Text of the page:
India not worried over Pak-China economic corridor: Envoy

Peshawar: India is not worried over the USD 46-billion economic corridors between Pakistan and China as an economically strong Pakistan would bring regional stability, India's envoy said today, underlining the need to remove misperception and
india not worried over pak china economic...
PTI 22 Apr 2015, 10:38 PM IST

Peshawar: India is not worried over the USD 46-billion economic corridors between Pakistan and China as an economically strong Pakistan would bring regional stability, India's envoy said today, underlining the need to remove misperception and restore mutual trust between the two nations.

Indian High Commissioner T C A Raghavan, addressing a meeting of Khyber Pakhtunkhwa Chamber of Commerce and Industry (KPCCI) here, said India also has no problem over the growing relations between Pakistan-Iran-China and Afghanistan.

“There is a need to remove mis-perception between Pakistan and India for the restoration of mutual trust,” he said.

This is the first visit by any Indian High Commissioner to KPCCI during last nine years after Shivshankar Menon visited the KPCCI twice in 2006.

“India has no worry over the construction of Pakistan-China Economic Corridor as an economically strong Pakistan would bring stability in the region,” he said.

The 3,000-km corridor linking China's far-western region to Pakistan's south-western Gwadar port on the Arabian Sea through Pakistan-occupied Kashmir (PoK) is massive project of road, rail, energy schemes, pipelines and investment parks.

He acknowledged that Pakistan has very good relations with China; however, he said India-China relations are stable too.

Trade volume between India-China reached to USD 70 billion marks and India also bought power generation equipment from China.

Emphasising on increasing volume of bilateral trade between India and Pakistan, he said the goal can be achieved “if we treat each other as a normal trade partner.”

“India and Pakistan should behave like normal trading partners. Peace and security in Pakistan is important for economic growth of both Pakistan as well as India alike.  “Fears that enhanced trade with India would result in Indian goods flooding Pakistani market, rendering local traders out of business, is misplaced,” he said.

He said trade between India and China was equal as was between India and Pakistan in the year 2000, ranging between USD 100 million dollars.

However now, he said, after passage of 14 years, the trade volume between India and China has jumped to USD 65 to 70 billion while trade between India and Pakistan is around USD 2.5 to 2.9 billion.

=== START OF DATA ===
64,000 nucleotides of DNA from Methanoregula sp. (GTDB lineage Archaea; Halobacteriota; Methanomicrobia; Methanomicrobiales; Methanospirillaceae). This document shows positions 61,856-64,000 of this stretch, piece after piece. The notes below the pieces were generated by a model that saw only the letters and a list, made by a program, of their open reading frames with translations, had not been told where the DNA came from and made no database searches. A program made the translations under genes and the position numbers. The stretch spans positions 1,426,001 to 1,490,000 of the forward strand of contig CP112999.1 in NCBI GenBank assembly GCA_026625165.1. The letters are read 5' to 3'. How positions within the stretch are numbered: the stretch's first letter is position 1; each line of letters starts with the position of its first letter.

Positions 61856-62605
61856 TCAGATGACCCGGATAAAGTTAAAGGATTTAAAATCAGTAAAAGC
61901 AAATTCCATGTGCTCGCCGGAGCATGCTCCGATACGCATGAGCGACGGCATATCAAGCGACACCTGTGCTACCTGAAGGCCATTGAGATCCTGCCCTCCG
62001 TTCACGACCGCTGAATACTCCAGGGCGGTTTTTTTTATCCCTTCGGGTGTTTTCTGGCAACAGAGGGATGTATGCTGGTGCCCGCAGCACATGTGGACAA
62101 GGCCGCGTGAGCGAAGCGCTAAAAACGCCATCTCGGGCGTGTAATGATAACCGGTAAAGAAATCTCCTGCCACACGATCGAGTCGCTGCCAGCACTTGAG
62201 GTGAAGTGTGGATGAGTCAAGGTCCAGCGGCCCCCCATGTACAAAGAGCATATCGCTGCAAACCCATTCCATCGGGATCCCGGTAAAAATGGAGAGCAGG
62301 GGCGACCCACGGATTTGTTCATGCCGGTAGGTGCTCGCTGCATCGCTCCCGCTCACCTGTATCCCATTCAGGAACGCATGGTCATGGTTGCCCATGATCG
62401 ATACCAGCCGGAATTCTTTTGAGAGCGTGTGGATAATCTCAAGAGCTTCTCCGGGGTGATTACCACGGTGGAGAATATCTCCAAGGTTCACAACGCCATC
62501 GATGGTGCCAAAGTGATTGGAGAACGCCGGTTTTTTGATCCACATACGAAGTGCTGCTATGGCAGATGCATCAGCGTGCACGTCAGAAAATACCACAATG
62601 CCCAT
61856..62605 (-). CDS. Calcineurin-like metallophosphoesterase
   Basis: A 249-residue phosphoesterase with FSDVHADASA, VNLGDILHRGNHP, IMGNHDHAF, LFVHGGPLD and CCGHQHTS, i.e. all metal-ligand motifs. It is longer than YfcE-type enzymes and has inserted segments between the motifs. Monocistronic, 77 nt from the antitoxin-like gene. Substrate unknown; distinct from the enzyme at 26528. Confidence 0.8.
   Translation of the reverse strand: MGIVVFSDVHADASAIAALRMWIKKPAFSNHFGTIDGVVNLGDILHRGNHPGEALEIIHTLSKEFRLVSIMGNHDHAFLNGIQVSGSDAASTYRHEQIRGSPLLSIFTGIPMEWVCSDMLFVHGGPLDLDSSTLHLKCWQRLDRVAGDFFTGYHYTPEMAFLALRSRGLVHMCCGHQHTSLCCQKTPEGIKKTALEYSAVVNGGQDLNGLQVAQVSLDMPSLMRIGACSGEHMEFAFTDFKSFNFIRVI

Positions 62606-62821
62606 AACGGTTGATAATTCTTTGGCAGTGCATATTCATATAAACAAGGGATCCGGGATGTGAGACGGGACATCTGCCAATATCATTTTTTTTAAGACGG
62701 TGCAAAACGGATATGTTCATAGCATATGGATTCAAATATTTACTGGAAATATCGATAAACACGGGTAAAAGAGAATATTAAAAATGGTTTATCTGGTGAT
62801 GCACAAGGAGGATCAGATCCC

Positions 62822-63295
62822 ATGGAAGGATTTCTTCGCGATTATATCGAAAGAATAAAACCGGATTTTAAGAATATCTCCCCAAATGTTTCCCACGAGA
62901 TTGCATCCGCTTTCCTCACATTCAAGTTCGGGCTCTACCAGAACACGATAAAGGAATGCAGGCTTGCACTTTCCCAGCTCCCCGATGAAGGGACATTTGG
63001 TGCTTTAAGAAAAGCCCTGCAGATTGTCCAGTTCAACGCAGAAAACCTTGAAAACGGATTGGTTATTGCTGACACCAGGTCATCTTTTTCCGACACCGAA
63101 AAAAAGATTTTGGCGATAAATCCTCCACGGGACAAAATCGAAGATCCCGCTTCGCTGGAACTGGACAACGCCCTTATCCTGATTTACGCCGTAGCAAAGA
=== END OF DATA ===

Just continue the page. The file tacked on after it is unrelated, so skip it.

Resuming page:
He said boost in trade between India and China is a good example as how barriers were removed and both the countries focused on trade and commercial activities in the larger interest of their people.

Raghavan was of the opinion that bilateral trade between two countries could not flourish “if we go into minute observation of trade imbalance” as it is a common factor and do happen which should be ignored.

Even in trade between China and India, the former is benefiting more because of import of power equipment by the later, he added.

He said India has been following a liberalised business visa policy, with provision to issue long-term multiple-entry visa to businessmen involved in trade with India on a regular basis.

“Our efforts are also focussed on implementing the road map agreed upon by the two countries in September 2012 for bilateral trade promotion. In this regard, the grant of MFN status by Pakistan to India is awaited,” he said.

Raghvan also proposed for developing more trade routes between India and Pakistan apart from Wagah and Attari. In this connection he suggested for starting of freight train from Monabao in Sind (Pakistan).

“We have to concentrate on increasing more connectivity and infrastructure development between South and West Asia on the pattern of China which has increased its connectivity in South East Asia,” he said.

He said with a view to promote trade from Afghanistan, India on January 20 announced to allow Afghan trucks to go beyond Wagha to Attari.

“We are given to understand that Pakistan government, following the 5th round of APTTA meeting in January this year gave a commitment permitting Afghan trucks to reach Wagha. It would be in the interest of Afghanistan, Pakistan and India to further extend this facility to reach upto Attari, the way Pakistani trucks enter Attari,” he said.  

He said India is willing to be associated with the extended APTTA linking it to Tajikistan, i.e. PATTTA (Pakistan, Afghanistan, Tajikistan Trade and Transit Agreement).

Opening of this transit route linking Central Asian countries through Afghanistan and Pakistan with India and possibly beyond would go a long way in enhancing intra-SAARC trade, he said.

This, along with SAARC Motor Vehicles Agreement (MVA), would usher in significant improvement in trade environment in the sub-continent through enhanced passenger movement, creation of more trade, service and employment opportunities within Pakistan, he said.

He said 138 items which Pakistani trucks can bring from Attari into Pakistan can also be extended to Afghan trucks.

“To this end, we believe that there is a clause of National Treatment under APTTA granting all services and privileges to Afghan truck carriers also,” he said.

He said Indian High Commission is holding meeting on monthly basis with representatives of different chambers of Pakistan to resolve any issue regarding delay in issuance of visas.

He said Indian Embassy in Islamabad would issue visas to the business community of KPK on priority basis on the recommendations of the KPK Chamber of Commerce and Industry.

 

 
   
 

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